I get a kick out of in-jokes; jokes that are framed with a reference that only certain members of a given audience will get. A lot of times I am not that member of the audience. References to politics, literature, and pop culture occasionally go over my head. However, in Steven Soderberghâ€™s latest satire The Informant! I got it. The whole movie is one big joke designed for Economics majors like myself.
If youâ€™re not a number crunching, market-trend watching nut like myself, donâ€™t be afraid. The Informant! is a hilarious satire that deserves to be seen. Itâ€™s brilliantly helmed by Steven Soderbergh to feel like a retro corporate comedy. Set in the early 90s, the film has the stale, colorless feel that you would expect a drug-free corporate America to exude. In the foreground of the dull atmosphere is a compulsive liar who, doggone it, just wants people to like him.
Matt Damon leads the cast of brilliant character actors with a performance that should be remembered come awards season (but wonâ€™t because itâ€™s a comedy). He plays Mark Whitacre, a pudgy family man who is quickly working his way up the corporate ladder at ADM, a producer of high-fructose corn syrup and one of the most powerful companies in the world. ADM is involved in a price-fixing scandal with their global competitors and secretly swindling worldwide consumers. Whitacre decides that heâ€™s had enough and with motivations that are unclear to everyone, he decides to work with the FBI as an undercover informant at ADM.
Whitacre jumps into his new secret endeavor like somebody who has only seen spying done in movies, yet considers himself an expert. He bumbles through his taped meetings, narrates his own life, and miraculously manages not to arouse the suspicions of his co-workers. All the while the FBI, the executives at ADM, Whitacreâ€™s family, and the viewer sit back and wonder whose side he really is on.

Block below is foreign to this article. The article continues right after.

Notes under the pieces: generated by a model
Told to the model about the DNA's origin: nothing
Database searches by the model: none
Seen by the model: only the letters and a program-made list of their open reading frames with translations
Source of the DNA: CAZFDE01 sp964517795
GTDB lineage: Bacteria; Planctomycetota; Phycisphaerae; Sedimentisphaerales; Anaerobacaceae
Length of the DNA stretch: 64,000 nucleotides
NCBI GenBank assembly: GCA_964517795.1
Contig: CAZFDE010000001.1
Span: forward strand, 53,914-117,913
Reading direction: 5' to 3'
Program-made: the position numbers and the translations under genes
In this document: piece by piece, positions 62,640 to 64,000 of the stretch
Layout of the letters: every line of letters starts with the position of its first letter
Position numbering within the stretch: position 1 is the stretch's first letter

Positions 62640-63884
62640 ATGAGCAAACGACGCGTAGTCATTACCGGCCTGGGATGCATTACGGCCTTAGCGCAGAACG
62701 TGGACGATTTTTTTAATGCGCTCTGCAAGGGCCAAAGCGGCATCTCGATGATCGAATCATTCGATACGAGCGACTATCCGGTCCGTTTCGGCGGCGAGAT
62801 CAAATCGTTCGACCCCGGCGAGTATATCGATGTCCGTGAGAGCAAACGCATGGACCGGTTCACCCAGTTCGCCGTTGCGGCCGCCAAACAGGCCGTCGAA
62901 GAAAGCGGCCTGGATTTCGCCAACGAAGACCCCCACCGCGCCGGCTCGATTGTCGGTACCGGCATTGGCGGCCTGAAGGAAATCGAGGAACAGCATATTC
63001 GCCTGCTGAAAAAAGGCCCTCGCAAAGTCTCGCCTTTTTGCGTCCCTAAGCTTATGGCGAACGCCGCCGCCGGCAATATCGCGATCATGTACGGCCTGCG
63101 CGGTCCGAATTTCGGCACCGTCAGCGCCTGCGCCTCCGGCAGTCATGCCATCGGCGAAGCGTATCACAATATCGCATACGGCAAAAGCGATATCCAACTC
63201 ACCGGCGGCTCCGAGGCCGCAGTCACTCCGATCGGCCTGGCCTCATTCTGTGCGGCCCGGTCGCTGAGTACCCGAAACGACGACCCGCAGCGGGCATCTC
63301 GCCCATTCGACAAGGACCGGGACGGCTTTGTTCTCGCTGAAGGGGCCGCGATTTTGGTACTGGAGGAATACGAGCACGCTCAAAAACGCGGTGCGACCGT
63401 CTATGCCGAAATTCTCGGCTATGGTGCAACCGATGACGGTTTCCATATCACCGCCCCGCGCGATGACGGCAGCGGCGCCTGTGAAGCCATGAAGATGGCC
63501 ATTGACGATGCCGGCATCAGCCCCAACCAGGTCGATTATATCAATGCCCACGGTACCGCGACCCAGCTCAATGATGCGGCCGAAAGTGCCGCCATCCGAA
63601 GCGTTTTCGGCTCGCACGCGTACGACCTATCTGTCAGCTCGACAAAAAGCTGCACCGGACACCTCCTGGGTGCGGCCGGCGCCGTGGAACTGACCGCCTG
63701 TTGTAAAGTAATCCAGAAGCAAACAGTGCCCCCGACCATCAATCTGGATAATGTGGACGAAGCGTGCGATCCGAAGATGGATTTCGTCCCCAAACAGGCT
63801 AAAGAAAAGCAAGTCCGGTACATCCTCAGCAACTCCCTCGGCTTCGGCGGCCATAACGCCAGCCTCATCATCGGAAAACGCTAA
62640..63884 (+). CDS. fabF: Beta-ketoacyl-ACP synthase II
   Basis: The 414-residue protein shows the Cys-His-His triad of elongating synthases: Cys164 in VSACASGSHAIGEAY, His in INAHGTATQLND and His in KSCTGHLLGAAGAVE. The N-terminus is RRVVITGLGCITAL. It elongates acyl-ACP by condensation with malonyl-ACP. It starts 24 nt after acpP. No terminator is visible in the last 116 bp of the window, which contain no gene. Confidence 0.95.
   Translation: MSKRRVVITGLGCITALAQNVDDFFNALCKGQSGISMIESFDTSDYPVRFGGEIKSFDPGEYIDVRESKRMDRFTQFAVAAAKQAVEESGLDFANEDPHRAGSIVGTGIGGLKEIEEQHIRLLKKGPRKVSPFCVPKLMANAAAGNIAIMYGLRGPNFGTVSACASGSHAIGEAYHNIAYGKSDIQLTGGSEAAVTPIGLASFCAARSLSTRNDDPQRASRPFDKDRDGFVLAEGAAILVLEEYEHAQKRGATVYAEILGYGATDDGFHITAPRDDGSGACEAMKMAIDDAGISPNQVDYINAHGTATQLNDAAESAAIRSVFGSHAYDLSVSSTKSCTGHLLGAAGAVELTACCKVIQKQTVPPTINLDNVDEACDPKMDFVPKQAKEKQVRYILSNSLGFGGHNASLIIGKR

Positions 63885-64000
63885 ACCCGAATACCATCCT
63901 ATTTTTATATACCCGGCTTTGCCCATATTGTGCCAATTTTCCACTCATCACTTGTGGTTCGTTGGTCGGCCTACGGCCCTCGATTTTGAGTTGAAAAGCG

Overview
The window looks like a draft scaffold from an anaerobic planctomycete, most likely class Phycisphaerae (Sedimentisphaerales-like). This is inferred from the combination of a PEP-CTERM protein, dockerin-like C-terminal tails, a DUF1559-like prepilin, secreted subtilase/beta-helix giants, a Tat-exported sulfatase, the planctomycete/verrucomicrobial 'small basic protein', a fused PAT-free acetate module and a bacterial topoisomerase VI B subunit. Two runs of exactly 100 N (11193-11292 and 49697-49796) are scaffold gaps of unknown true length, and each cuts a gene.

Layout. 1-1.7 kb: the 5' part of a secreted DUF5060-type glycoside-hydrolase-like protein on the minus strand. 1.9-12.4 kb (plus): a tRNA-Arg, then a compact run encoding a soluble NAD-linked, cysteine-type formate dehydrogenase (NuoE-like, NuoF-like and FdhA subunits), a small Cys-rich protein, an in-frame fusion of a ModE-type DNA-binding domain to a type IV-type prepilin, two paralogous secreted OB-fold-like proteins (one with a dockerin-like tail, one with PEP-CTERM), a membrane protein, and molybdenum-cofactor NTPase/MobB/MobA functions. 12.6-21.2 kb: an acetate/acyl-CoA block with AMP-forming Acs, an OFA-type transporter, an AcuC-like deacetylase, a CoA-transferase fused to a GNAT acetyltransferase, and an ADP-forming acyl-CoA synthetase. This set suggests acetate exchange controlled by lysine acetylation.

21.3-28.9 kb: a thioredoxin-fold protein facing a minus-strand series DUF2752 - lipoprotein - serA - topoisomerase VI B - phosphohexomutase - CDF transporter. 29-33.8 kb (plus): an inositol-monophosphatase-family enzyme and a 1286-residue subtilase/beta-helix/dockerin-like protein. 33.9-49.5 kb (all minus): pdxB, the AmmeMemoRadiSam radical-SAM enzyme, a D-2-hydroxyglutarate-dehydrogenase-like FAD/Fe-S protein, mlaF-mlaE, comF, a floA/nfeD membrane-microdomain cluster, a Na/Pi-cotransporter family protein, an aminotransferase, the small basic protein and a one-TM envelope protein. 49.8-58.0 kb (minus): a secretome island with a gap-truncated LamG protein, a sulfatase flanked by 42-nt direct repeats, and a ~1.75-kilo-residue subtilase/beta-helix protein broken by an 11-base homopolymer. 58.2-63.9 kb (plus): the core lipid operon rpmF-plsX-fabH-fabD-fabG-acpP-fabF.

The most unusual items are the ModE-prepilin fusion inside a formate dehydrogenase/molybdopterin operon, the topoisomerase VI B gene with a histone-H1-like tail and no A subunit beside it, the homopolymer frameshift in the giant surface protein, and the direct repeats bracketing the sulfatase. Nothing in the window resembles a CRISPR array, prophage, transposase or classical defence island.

Thematically, The Informant! echoes the Coen Brothersâ€™ underrated 2009 film Burn After Reading. It disassembles the formula of the government spy thriller by showing how a federal bureau can be tied up and baffled by something as simple as everyday stupidity. Whitacre is a man with such a twisted sense of morality that is proves perplexing and entertaining. Some of the best moments of the movie come with Whitacreâ€™s voice-over monologues in which he shares his thoughts on manâ€™s place in the world (and polar bears).
Damonâ€™s comedic timing was spot on. He bounced off the other actors with a never-tiring mouth that seemed to always be either bragging or defending himself. The best supporting role was delivered by Scott Bakula as the FBI Agent Brian Shepherd. As the deadpan straight-man, Bakula was the perfect complement to the eccentric, fast-talking Damon. Another excellent supporting turn is delivered by Joel McHale of â€œThe Soupâ€ fame as FBI Agent Bob Herndon. This is a movie where it is often more fun to watch the reactions than the actual dialogue and McHale and Bakula deliver some priceless reactions.
The elements of the film come together to present Whitacre as an eccentric figure in a mundane corporate world. In a world of white shirts and black ties, Whitacreâ€™s tie has a pattern. The cinematography by Soderbergh paints the world with a yellowish hue in which Whitacre sticks out in every frame. Even when driving a hot red sports car, Whitacre feels out of place â€“ like in his mind the world should be offering him more.
The film was underscored with an appropriately goofy soundtrack by Mark Hamlisch. The music sounded like an arcade version of the James Bond theme, which emphasized the misguided self-glorification that Whitacre maintained.
The unpredictable conclusion was a welcome ending that the rest of the narrative did a great job setting up. I feel this movie deserves a second viewing in order to pick up some of the subtleties that hint at the oncoming conclusion. My only complaint about the film is that some of the plot points were a little bit fuzzy. For instance, the wife characterâ€™s involvement in Whitacreâ€™s activity was quite unclear and she seemed to switch sides. That would probably be cleared up in a second viewing.
Bottom Line: The Informant! is a smartly directed satire that deserves to be seen by anybody who wants a little stupidity with their spy movies.